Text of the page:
Distribution of human muscles - Muscles of the human head, Muscles of the Neck region, Muscles of the Trunk region, Muscles of the upper limb, Muscles of the lower limb
There are two groups of muscles. They are craniofacial and masti-catory muscles. The craniofacial muscles are related to eye orbital margins,eyelids, nose, nostrils, lips, cheeks, mouth, pinna, and the scalp. These muscles are also known as muscles of facial expression. Among these muscles those that are related to the lip movement are significant. The facial expression is mostly due to lip movement and positioning of the lips. Such thought related movements are caused by several muscles associated with lips and the skin around the mouth. Since orbicularis oris and buccinator muscles provide lip movement for kissing posture they are known as 'kissing muscles'. Smil-ing is accomplished by zygomasticus major and minor, levator anguli oris andrisorius. The muscles of the lips can also provide expressions such as sneering and frowning. The chin dimples are located between the mentalis muscles
The masticatory (or speech) muscles move the mandible of the lower jaw. The muscles responsible for this movement are masseter temporalisand pterygoid. Tongue movements are caused by intrinsic and extrinsic muscles. Swallowing of food is facilitated by several muscles re-lated to the mouth, roof of pharynx, uvula and other regions.
The movements of the neck region are caused by cervical, suprahy-oid, infrahyoid and vertebral muscles.
The muscles of the vertebral column help to bend and rotate the body. These are strong back muscles that help the trunk to maintain erect posture. The most prominent muscles of this region are the erector spinae, longissi-mus and spinalis.
Four important thoracic muscle groups are associated with the pro-cess of breathing. While the process of inspiration is due to scalene and ex-ternal intercostal muscles, the expiration is performed due to internal intercostals and transverse thoracis. Major breathing movement is due todiaphragm, a curved musculofibrous sheet that separates thoracic and ab-dominal cavities.
Abdominal muscles can aid in forced expiration, vomitting, defaecation, urination and childbirth.
The inferior opening of the pelvic bone is covered by pelvic dia-phragm muscles. Below these muscles perineum is pressent. The perineum and other 'subfloor' muscles form the urogenital diaphragm. Pelvic and urogenital diaphragm may get strecthed in pregnancy due to weight of the foetus. However by specific exercises they can be strengthened.
The hands are attached to the pectoral girdle and to the vertebral column by large conspicuous muscles such as trapezius, rhomboid major andminor, levator scapulae and lattissimus dorsi.
The trapezius is a flat, triangular muscle. It extends over the back of the neck and upper thorax. It maintains the level and poise of the shoulder. It helps to rotate the scapula forward, so that the arm can be raised above the head. It helps to bend the neck backwards and laterally.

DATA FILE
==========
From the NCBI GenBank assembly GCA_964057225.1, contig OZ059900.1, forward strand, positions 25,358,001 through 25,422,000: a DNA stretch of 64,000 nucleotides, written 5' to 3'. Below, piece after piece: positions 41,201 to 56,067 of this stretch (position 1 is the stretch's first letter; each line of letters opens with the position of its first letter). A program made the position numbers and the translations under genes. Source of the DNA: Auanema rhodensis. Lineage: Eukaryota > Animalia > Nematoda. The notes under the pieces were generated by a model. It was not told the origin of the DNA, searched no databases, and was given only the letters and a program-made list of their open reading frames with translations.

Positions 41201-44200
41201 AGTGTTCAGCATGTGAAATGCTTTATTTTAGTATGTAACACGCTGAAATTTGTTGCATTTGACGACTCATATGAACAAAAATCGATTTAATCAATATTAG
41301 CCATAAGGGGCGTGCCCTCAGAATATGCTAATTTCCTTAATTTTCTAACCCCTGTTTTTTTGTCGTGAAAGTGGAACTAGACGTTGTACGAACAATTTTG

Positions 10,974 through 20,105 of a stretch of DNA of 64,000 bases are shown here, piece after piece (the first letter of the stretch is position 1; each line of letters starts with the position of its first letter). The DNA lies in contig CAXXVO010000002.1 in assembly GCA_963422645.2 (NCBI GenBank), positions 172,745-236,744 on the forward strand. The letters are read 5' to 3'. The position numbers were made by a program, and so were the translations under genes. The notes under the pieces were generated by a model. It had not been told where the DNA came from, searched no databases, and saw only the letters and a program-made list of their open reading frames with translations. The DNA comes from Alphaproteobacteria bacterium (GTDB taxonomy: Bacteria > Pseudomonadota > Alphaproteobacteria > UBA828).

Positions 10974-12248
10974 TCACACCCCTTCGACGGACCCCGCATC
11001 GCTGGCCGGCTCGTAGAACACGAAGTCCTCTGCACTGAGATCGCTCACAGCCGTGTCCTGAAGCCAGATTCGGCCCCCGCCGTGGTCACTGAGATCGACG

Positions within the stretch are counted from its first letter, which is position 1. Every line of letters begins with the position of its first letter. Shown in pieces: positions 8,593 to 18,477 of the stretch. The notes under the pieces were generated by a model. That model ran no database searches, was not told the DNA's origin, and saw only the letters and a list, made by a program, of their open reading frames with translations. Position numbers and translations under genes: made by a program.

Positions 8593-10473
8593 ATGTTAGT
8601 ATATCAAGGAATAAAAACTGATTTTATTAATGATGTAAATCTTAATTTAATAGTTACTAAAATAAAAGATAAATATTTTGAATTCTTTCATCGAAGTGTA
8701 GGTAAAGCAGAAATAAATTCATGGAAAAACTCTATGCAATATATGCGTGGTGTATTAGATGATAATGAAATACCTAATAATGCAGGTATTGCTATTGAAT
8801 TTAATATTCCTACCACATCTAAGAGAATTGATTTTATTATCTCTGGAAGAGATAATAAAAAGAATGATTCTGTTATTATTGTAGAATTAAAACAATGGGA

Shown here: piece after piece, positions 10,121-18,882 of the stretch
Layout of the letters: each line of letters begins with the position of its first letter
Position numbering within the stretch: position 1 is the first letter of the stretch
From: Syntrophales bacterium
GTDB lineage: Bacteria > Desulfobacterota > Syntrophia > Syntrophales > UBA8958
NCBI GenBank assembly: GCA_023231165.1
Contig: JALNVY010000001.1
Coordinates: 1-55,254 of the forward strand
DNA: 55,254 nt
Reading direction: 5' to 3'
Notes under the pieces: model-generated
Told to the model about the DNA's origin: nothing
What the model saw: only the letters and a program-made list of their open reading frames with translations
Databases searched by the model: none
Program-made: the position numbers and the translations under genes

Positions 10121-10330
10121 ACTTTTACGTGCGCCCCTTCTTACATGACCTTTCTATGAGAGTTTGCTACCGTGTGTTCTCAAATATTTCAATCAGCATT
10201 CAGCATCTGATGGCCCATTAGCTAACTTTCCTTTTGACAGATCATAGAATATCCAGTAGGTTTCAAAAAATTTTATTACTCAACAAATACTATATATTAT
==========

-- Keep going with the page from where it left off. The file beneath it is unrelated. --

Latissimus dorsi is a large flat triangular muscle. It is a conspicu-ous muscle stretching over the lumbar region and lower thorax. This muscle is useful in adduction, extension and medial rotation of the humerus. It helps in the backward swinging of the arm. By raising the arm above the head it helps to pull the trunk upwards and forwards. It is useful in violent expiratory activi-ties such as coughing or sneezing. It helps in deep inspiration.
Serratus anterior and pectoralis major connect the ribs to the scapula. Pectoralis major extends from the upper thorax and abdomen to act on the humerus. It is a fan shaped muscle. It spreads between the clavicle and the 7th costal cartilage in the front of the chest. It helps to swing the extended arm forward and medially. It helps in climbing. It is active in deep inspirationrectus.
The muscles of the upper arm are the coracobrachialis, biceps, triceps and brachialis. The coracobrachialis arises from the coracoid bone in the shoulder and ends in the humerus of the upper arm. It helps to move the arm forward and medially. The biceps brachii is a large fusiform muscle. It has two proximal heads for attachement. They are connected to the coracoid and shoulder joint. The lower head ends in the radius of the lower arm. It is a powerful muscle causing flexing of the hand. The triceps arises by three heads from scapula and upper part of humerus on the posterior side. The wrist, hand and finger movements are caused by several extrinsic and intrin-sic hand muscles. A detailed study of them could be made in higher classes.
Thigh movements are caused by anterior, postereolateral and deep muscles. The anterior muscles are the iliacus and psoas major which help to flex the thigh. The gluteus maximus form the mass of the buttocks region. Leg movement is caused by the anterior thigh muscles, quadriceps femoris andsartorius. The sartorius is the longest muscle of the body. It runs from the hip to the knee. Muscle movement of ankle foot and toe are caused by several groups of extrinsic and intrinsic muscles. A detailed study of them could be made in higher classes.